When comparing ETM2 δ13Cpc records to the observed and predicted M1 tooth size patterns of Arenahippus, it is clear that tooth size exhibits a short-term decrease within the same stratigraphic bounds as ETM2 (Fig. 3C and table S4). Just before the lower stratigraphic boundary of ETM2 (~899 m), the natural log of Arenahippus average tooth area (±2σ) is 3.63 ± 0.25 (equal to 37.71 mm2), which corresponds to an estimated body size of ~7.70 kg (Table 1) (43). Arenahippus then dwarfs in size by ~14% to an ln(tooth area) of 3.53 ± 0.30 (34.12 mm2) or ~6.60 kg as the ETM2 CIE peaks around −14‰ δ13Cpc. As the CIE recovers to background δ13Cpc, Arenahippus rebounds ~20% in size to 3.65 ± 0.46 (38.47 mm2) or ~7.93 kg. The pre-CIE to CIE decrease in Arenahippus body size is significant (P = 0.016, using a bootstrapping analysis) (see “Statistical analyses”).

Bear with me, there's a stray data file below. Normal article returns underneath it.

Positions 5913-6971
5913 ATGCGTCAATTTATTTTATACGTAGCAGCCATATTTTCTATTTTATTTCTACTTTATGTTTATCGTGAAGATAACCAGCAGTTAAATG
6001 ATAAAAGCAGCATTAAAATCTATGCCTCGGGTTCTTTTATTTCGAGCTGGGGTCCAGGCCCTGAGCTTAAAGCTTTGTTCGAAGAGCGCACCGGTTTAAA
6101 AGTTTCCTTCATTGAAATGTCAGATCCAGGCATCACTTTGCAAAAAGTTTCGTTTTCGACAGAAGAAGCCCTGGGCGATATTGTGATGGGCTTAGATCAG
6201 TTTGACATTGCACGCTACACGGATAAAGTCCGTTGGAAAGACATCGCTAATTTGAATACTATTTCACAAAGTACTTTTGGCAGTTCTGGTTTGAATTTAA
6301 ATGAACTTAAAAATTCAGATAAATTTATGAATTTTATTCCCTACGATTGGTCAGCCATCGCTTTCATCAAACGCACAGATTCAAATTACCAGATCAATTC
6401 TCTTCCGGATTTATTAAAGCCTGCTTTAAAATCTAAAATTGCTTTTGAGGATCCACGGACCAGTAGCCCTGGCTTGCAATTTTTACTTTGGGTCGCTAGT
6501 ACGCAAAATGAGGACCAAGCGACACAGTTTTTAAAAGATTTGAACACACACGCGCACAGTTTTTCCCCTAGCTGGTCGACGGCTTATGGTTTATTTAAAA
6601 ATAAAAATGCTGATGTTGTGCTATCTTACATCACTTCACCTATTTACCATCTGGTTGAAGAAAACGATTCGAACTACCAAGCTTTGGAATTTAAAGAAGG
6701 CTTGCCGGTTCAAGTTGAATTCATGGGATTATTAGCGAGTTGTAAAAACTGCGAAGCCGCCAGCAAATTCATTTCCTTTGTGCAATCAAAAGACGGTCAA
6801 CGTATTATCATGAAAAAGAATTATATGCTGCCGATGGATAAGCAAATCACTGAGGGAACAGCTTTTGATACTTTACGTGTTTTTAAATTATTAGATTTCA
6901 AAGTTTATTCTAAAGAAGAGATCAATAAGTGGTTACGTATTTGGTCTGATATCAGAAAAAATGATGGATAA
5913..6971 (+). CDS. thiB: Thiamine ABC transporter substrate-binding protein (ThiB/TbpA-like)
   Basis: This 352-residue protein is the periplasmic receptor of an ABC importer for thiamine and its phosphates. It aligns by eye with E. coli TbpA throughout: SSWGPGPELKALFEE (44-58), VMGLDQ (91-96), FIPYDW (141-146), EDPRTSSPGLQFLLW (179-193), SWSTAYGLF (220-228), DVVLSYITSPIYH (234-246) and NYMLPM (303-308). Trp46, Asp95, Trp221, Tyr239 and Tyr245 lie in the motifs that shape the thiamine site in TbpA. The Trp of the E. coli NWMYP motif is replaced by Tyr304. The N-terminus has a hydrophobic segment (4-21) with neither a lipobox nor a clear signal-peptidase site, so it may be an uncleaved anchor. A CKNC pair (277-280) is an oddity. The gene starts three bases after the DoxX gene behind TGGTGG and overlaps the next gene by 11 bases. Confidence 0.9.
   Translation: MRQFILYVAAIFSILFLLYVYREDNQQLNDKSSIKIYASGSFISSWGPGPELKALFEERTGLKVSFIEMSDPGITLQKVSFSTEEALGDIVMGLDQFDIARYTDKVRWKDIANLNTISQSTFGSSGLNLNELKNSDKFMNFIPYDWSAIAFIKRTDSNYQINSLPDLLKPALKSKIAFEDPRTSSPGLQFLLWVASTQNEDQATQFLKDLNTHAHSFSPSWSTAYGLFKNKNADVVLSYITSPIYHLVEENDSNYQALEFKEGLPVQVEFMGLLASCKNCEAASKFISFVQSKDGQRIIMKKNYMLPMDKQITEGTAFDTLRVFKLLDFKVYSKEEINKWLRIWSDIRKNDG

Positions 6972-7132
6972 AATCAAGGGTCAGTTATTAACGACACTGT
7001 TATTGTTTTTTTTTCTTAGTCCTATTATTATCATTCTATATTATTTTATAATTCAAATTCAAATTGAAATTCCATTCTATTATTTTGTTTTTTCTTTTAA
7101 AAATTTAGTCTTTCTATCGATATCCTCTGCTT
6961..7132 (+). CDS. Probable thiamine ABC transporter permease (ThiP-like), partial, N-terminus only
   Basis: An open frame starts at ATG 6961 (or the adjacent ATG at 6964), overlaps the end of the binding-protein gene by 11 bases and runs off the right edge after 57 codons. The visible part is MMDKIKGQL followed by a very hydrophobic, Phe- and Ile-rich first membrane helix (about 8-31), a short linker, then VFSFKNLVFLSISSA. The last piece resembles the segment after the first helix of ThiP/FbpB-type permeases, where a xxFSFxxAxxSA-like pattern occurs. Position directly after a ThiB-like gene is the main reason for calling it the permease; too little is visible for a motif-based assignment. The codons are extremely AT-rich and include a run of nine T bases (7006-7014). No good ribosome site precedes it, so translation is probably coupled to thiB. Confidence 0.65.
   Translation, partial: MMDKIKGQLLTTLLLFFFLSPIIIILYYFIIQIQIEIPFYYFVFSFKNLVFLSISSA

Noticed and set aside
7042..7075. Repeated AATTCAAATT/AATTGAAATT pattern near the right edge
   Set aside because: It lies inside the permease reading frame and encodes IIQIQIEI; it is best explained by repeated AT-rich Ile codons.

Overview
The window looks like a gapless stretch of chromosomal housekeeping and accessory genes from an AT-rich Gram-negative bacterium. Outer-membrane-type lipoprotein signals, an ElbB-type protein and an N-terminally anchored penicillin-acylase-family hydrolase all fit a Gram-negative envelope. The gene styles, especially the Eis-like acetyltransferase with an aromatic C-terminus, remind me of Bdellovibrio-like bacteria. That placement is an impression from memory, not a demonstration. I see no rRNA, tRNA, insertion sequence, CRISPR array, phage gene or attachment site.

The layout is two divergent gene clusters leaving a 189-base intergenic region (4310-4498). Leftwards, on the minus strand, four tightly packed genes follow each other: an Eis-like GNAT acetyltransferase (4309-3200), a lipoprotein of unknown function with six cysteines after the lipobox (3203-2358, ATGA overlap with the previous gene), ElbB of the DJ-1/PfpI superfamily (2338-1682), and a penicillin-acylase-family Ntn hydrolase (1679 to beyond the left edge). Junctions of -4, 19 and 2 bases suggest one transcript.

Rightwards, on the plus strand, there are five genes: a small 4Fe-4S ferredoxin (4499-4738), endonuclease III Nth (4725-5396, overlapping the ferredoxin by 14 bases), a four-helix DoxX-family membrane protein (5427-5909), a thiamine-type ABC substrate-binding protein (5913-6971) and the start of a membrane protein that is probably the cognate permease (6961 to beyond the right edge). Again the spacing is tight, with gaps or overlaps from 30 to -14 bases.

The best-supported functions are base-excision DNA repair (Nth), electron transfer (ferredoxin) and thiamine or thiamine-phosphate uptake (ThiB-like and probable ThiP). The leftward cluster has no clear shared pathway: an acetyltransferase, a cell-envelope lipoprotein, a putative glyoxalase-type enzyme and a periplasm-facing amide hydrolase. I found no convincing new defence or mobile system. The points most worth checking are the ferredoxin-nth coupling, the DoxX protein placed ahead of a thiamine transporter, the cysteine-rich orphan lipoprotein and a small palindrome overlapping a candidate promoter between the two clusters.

Although data are more limited for Diacodexis, Hyopsodus, and Cantius, both Diacodexis and Cantius follow similar trends to Arenahippus in terms of decrease in body size occurring concordantly with the ETM2 CIE (fig. S5 and table S4). Diacodexis shows a statistically significant (P = 0.010) pattern very similar to Arenahippus between the pre- and mid-ETM2 records, beginning with an average ln(tooth area) of 2.63 ± 0.14 (13.87 mm2), which corresponds to a body size of 1.62 kg, and then decreasing by ~15% to an average ln(tooth area) of 2.53 ± 0.31 (12.55 mm2), which corresponds to a body size of 1.37 kg within ETM2 (Table 1). Barring some anomalously small tooth sizes found at the 851- to 852-m level in the Cantius data set, these primates show their smallest ln(tooth area) of 2.82 ± 0.18, or 16.78 mm2 within the peak δ13Cpc values of the ETM2 CIE; however, this change is not significant (P = 0.315). Hyopsodus exhibits no clear change in body size through ETM2. Pre-ETM2 specimens exhibit an ln(tooth area) of 2.21 ± 0.18, or 9.12 mm2. Hyopsodus then shifts to 2.22 ± 0.25, or 9.21 mm2, going into mid-ETM2 levels—a scant and statistically insignificant 0.01 natural log unit difference (P = 0.651; Table 1). Sample sizes in the post-ETM2 bin were very small (n = 1 to 7); thus, the statistical power for these tests is very low. The resulting body size changes from ETM2 to post-ETM2 for all taxa were therefore insignificant. No teeth for any of the studied taxa were found in the H2 CIE; thus, no analyses of body size change across H2 could be performed.